3. How long will the process take before a decision is made and an agency appointed?

Last year the global Coca Cola tender took 12 months to complete. Yet there are single market tenders that can take as long and are worth considerably less to the agency. The issue is either the process is poorly designed or there is a lack of commitment on behalf of the client to complete the process in a timely manner.

What the agency needs to determine is how long they will have agency resources potentially tied up in the planned process and whether this is acceptable or sustainable.

4. How many agencies will be participating in the process?

Pitching is a numbers game for both marketers and agencies. Marketers will often want to make sure they invite the maximum number of agencies to ensure they do not miss out on the right agency. This is FOMO, fear of missing out.

But likewise, the more agencies participating, just in the numbers alone, the less chance the right agency has of winning. If there are eight agencies invited, then the agency has just a 12.5% chance, compared to the pitch whereby doing their homework – the marketing team is inviting just three agencies and the chance of winning has increased to 33%. Which one would you choose?

5. What is the basis of the selection criteria for choosing a successful agency?

Where the marketer is inviting the agency to participate in the tender, the agency needs to know why they are being invited. What is it about the agency that makes them a suitable candidate? What are the criteria for the selection of the winning agency?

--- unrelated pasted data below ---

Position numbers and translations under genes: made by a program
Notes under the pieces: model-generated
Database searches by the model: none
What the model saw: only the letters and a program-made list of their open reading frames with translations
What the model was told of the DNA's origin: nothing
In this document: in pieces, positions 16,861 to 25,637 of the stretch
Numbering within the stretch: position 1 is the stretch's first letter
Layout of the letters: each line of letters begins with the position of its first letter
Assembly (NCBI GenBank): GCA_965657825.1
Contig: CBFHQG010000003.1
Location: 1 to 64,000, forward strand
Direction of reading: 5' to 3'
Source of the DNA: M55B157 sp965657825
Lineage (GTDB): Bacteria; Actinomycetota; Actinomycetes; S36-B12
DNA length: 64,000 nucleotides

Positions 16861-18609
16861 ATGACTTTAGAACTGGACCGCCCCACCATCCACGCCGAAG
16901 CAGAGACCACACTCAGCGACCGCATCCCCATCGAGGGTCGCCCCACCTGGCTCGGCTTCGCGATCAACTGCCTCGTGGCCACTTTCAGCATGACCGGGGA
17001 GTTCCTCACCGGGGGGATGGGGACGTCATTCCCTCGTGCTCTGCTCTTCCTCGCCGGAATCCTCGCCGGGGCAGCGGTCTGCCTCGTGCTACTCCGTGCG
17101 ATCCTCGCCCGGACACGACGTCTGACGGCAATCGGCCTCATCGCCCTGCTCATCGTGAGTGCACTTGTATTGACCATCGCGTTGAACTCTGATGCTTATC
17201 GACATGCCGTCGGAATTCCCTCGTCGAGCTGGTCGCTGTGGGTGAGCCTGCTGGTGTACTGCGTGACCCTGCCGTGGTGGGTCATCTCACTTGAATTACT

This informs the agency on whether they can play to their strengths. But more importantly, it shows if they have been included to simply make up the numbers or if they have been invited because they are a real contender, therefore further shortening the odds on the previous point.

Why is this so important?

Contrary to popular marketer belief, agencies do not have an excess of staff waiting for the client to contact the agency with an invitation to pitch for their business. In fact, the opposite is true. Over the past decade, competitive tension exerted through the procurement process has most agencies running lean. Add to this the demands and disruption of the global pandemic and the struggles to keep talent, and most agencies are struggling to maintain their staff’s mental and physical health.

Therefore agency management, particularly at the high performing agencies, are becoming more selected in how they stretch these resources to participate in a pitch. They are wanting to make sure the demands equate with the potential rewards – in the chance of success, the business opportunity it provides and the size of the fee.

In the past, most have taken the client on face value and been inclined to participate in the tender for fear of missing out. (There is that FOMO again.) But increasingly – and again particularly for the high performing agencies in high demand – they are looking to make more informed decisions. Marketers who are more transparent and accountable in their up-front approach to the agency will find they attract the commitment of these agencies to participate.

While those who continue to hide behind the veil of commercial secrecy will still have agencies participating, they are more likely to be from the shallow end of the creative talent pool.

TrinityP3’s comprehensive Search & Selection process provides extensive market knowledge, tightly defined process and detailed evaluation and assessment. Learn more here